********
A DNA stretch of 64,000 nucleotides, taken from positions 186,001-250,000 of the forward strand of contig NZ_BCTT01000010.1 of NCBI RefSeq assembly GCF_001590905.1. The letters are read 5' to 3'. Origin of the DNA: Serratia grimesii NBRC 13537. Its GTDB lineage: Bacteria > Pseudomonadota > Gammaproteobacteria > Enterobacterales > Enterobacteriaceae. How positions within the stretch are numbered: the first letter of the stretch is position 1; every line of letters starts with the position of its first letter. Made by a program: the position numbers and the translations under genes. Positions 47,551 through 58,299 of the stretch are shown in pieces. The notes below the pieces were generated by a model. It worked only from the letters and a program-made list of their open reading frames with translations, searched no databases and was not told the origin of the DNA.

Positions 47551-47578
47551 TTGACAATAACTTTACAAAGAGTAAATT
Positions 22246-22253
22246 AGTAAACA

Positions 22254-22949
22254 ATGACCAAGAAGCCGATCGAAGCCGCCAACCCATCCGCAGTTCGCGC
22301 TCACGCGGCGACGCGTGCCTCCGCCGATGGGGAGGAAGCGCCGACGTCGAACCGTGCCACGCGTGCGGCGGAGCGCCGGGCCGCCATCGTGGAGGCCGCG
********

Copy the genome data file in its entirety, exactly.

A DNA stretch of 64,000 nucleotides, taken from positions 186,001-250,000 of the forward strand of contig NZ_BCTT01000010.1 of NCBI RefSeq assembly GCF_001590905.1. The letters are read 5' to 3'. Origin of the DNA: Serratia grimesii NBRC 13537. Its GTDB lineage: Bacteria > Pseudomonadota > Gammaproteobacteria > Enterobacterales > Enterobacteriaceae. How positions within the stretch are numbered: the first letter of the stretch is position 1; every line of letters starts with the position of its first letter. Made by a program: the position numbers and the translations under genes. Positions 47,551 through 58,299 of the stretch are shown in pieces. The notes below the pieces were generated by a model. It worked only from the letters and a program-made list of their open reading frames with translations, searched no databases and was not told the origin of the DNA.

Positions 47551-47578
47551 TTGACAATAACTTTACAAAGAGTAAATT
Positions 22246-22253
22246 AGTAAACA

Positions 22254-22949
22254 ATGACCAAGAAGCCGATCGAAGCCGCCAACCCATCCGCAGTTCGCGC
22301 TCACGCGGCGACGCGTGCCTCCGCCGATGGGGAGGAAGCGCCGACGTCGAACCGTGCCACGCGTGCGGCGGAGCGCCGGGCCGCCATCGTGGAGGCCGCG